Courtyard of the Papal Summer Residence,
Dear Brothers and Sisters,
Three days ago, on 27 August, we celebrated the liturgical Memorial of St Monica, Mother of St Augustine, considered the model and patroness of Christian mothers. We are provided with a considerable amount of information about her by her son in his autobiography, Confessions, one of the widest read literary masterpieces of all time. In them we learn that St Augustine drank in the name of Jesus with his mother's milk, and that his mother brought him up in the Christian religion whose principles remained impressed upon him even in his years of spiritual and moral dissipation. Monica never ceased to pray for him and for his conversion and she had the consolation of seeing him return to the faith and receive Baptism. God heard the prayers of this holy mother, of whom the Bishop of Tagaste had said: "the son of so many tears could not perish". In fact, St Augustine not only converted but decided to embrace the monastic life and, having returned to Africa, founded a community of monks. His last spiritual conversations with his mother in the tranquillity of a house at Ostia, while they were waiting to embark for Africa, are moving and edifying. By then St Monica had become for this son of hers, "more than a mother, the source of his Christianity". For years her one desire had been the conversion of Augustine, whom she then saw actually turning to a life of consecration at the service of God. She could therefore die happy, and in fact she passed away on 27 August 387, at the age of 56, after asking her son not to trouble about her burial but to remember her, wherever he was, at the Lord's altar. St Augustine used to say that his mother had "conceived him twice".
The history of Christianity is spangled with innumerable examples of holy parents and authentic Christian families who accompanied the life of generous priests and pastors of the Church. Only think of St Basil the Great and St Gregory of Nazianzus, both of whom belonged to families of saints. Let us think of Luigi Beltrame Quattrocchi and Maria Corsini, a husband and wife, very close to us, who lived at the end of the 19th century until the middle of the 20th and whose beatification by my Venerable Predecessor John Paul II in October 2001 coincided with the 20th anniversary of the Apostolic Exhortation Familiaris Consortio. In addition to illustrating the value of marriage and the tasks of the family, this Document urged spouses to be especially committed to the path of sanctity which, drawing grace and strength from the Sacrament of Marriage, accompanies them throughout their life (cf. n. 56). When married couples devote themselves generously to the education of children, guiding them and orienting them to the discovery of God's plan of love, they are preparing that fertile spiritual ground from which vocations to the priesthood and to the consecrated life spring up and develop. This reveals how closely connected they are, and marriage and virginity illumine each other on the basis of their common roots in the spousal love of Christ.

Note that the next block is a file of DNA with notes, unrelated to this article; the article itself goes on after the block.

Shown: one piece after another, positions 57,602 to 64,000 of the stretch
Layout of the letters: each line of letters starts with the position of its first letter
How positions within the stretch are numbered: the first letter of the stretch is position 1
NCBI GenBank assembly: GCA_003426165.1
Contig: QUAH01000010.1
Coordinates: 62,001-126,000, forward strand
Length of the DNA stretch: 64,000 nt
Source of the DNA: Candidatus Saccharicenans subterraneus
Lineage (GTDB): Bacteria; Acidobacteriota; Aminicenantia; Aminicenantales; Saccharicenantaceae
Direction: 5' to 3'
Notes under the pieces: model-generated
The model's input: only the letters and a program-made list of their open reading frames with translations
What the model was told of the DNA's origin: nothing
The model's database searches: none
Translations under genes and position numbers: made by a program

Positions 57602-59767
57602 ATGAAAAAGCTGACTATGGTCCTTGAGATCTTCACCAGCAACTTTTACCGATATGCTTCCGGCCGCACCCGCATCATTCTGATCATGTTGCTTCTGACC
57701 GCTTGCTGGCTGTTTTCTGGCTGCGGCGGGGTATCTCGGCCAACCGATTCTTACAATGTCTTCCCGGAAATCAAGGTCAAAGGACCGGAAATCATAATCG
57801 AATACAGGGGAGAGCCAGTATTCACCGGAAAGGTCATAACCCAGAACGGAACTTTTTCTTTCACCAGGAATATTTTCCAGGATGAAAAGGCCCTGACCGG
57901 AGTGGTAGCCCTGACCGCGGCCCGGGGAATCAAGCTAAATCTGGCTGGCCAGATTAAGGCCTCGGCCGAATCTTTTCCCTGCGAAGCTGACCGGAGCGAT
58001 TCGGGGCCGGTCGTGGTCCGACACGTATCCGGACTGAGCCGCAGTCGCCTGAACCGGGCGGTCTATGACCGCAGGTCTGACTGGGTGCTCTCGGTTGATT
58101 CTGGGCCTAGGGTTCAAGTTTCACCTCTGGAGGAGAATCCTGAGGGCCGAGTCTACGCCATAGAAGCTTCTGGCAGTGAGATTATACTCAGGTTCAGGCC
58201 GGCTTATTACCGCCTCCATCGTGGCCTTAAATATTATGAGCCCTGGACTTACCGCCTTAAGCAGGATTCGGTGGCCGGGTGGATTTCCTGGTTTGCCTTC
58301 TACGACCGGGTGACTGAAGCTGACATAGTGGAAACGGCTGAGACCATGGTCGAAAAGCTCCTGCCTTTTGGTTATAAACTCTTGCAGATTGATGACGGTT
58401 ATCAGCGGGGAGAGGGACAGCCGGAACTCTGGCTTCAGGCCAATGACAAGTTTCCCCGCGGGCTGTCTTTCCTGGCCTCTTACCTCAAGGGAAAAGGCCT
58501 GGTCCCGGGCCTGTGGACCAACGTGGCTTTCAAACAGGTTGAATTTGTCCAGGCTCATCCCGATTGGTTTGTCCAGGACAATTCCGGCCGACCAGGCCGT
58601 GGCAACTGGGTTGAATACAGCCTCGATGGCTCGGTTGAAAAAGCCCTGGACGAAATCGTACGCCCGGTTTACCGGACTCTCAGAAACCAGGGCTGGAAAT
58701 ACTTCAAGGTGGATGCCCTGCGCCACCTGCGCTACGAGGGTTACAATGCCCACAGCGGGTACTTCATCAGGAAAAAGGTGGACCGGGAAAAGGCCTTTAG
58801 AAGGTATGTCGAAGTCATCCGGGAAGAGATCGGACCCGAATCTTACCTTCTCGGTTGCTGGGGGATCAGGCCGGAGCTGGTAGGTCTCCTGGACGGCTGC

Dear brothers and sisters, in this Year for Priests, let us pray "through the intercession of the Holy Curé d'Ars, [that] Christian families become churches in miniature in which all vocations and all charisms, given by the Holy Spirit, are welcomed and appreciated" (from the Prayer for the Year for Priests). May the Blessed Virgin, whom we shall now invoke together, obtain this grace for us.
After the Angelus:
Next Tuesday, 1 September, the Day for the Protection of Creation will be celebrated in Italy. It is a significant event, also for ecumenism, the theme of which this year is the importance of air, an indispensable element for life. As I did at the General Audience last Wednesday, I urge everyone to be more committed to safeguarding creation, a gift of God. In particular, I encourage the industrialized countries to cooperate responsibly for the future of the planet and to ensure that it is not the poorest populations who pay the highest price for climate changes.
I greet all the English-speaking pilgrims and visitors at this Angelus including the first year seminarians from the Pontifical North American College. May your time here at Castel Gandolfo and in Rome deepen your integral understanding of our faith and strengthen in you the desire to be consistent in word and deed, following the heart and mind of our Lord. Upon each of you present and your families, I invoke God's Blessing of peace and joy.
I wish you all a good Sunday.
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